In this corner, the U.S. Federal Trade Commission (FTC): 

“Facebook has repeatedly violated its privacy promises,” said Samuel Levine, Director of the FTC’s Bureau of Consumer Protection. “The company’s recklessness has put young users at risk, and Facebook needs to answer for its failures.”

In that corner, Meta (formerly, Facebook):

Meta head of communications Andy Stone called the FTC’s announcement a “political stunt,” vowed to “vigorously fight” the action, and criticized the FTC for allowing Chinese-owned social media app TikTok to “operate without constraint on American soil.”

Yesterday, May 3, 2023, the FTC ordered Meta to show cause as to why the Commission should not modify its 2020 Order and enter a new proposed order based on Facebook’s record of alleged violations and its independent assessor’s findings that Facebook has not complied with the requirements of its privacy program. Specifically, the independent assessor found that Facebook “misled parents about their ability to control with whom their children communicated through its Messenger Kids app, and misrepresented the access it provided some app developers to private user data,” in breach of the FTC’s 2012 and 2020 Privacy Orders with Meta and in violation of the Children’s Online Privacy Protection Act (“COPPA”).

The changes to the 2020 Privacy Order that the FTC has proposed, if ordered, would undoubtedly be impactful in many respects and would apply to the full complement of products and services offered by Meta, including Facebook, Instagram, WhatsApp, Messenger, and Meta Quest.  The proposed changes include:

  • Blanket prohibition against monetizing data of children and teens under 18: Meta and all its related entities would be restricted in how they use the data they collect from children and teens. The company could only collect and use such data to provide the services or for security purposes, and would be prohibited from monetizing this data or otherwise using it for commercial gain even after those users turn 18.
  • Pause on the launch of new products, services: The company would be prohibited from releasing new or modified products, services, or features without written confirmation from the assessor that its privacy program is in full compliance with the order’s requirements and presents no material gaps or weaknesses.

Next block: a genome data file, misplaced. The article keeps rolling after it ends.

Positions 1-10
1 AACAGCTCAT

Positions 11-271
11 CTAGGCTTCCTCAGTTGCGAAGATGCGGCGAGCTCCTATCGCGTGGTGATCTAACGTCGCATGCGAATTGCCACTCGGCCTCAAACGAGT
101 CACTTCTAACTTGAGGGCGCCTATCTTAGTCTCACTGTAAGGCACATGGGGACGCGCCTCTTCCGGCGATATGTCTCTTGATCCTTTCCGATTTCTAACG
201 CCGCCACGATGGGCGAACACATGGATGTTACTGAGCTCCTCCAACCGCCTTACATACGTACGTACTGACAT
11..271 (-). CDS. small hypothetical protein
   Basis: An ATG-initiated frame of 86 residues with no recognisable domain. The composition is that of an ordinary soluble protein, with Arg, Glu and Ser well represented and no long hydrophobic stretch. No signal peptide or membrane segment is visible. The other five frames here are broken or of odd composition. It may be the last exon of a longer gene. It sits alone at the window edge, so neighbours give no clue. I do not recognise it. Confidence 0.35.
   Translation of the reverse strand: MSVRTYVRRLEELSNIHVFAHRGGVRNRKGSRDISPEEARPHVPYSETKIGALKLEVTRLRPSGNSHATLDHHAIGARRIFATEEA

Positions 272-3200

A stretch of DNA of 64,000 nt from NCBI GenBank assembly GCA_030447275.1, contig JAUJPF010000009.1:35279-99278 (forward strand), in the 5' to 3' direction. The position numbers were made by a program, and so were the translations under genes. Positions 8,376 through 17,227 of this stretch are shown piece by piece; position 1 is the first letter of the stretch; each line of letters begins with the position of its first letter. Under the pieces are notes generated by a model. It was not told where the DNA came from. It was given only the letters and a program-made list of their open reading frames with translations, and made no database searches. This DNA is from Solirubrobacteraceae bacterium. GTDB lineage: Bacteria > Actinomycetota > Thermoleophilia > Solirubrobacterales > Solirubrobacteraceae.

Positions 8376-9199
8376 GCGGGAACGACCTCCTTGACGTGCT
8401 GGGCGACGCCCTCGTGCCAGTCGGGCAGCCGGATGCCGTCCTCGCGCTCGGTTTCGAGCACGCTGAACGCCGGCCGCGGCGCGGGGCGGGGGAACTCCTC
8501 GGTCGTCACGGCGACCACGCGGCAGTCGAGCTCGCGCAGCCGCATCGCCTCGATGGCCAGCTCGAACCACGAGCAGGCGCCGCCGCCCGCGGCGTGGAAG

• Extension of compliance to merged companies: Meta would be required to ensure compliance with the FTC order for any companies it acquires or merges with, and to honor those companies’ prior privacy commitments.
  • Limits on future uses of facial recognition technology: Meta would be required to disclose and obtain users’ affirmative consent for any future uses of facial recognition technology. The change would expand the limits on the use of facial recognition technology included in the 2020 Order.
  • Strengthening existing requirements: Some privacy program provisions in the 2020 Order would be strengthened, such as those related to privacy review, third-party monitoring, data inventory and access controls, and employee training. Meta’s reporting obligations also would be expanded to include its own violations of its commitments.

The undertaking to even begin to comply with these proposed changes would appear to be massive and would not only impact Meta and its products and services operationally, but financially as well.  That is not to say that these proposed modifications may not be warranted if the alleged violations prove to be true.  The takeaway here… the FTC means business!

This current order is the third time the FTC has taken action against Meta – so let’s call this “Round 3.”  Meta has 30 days to respond to the proposed findings from the FTC’s investigation.  Stay tuned!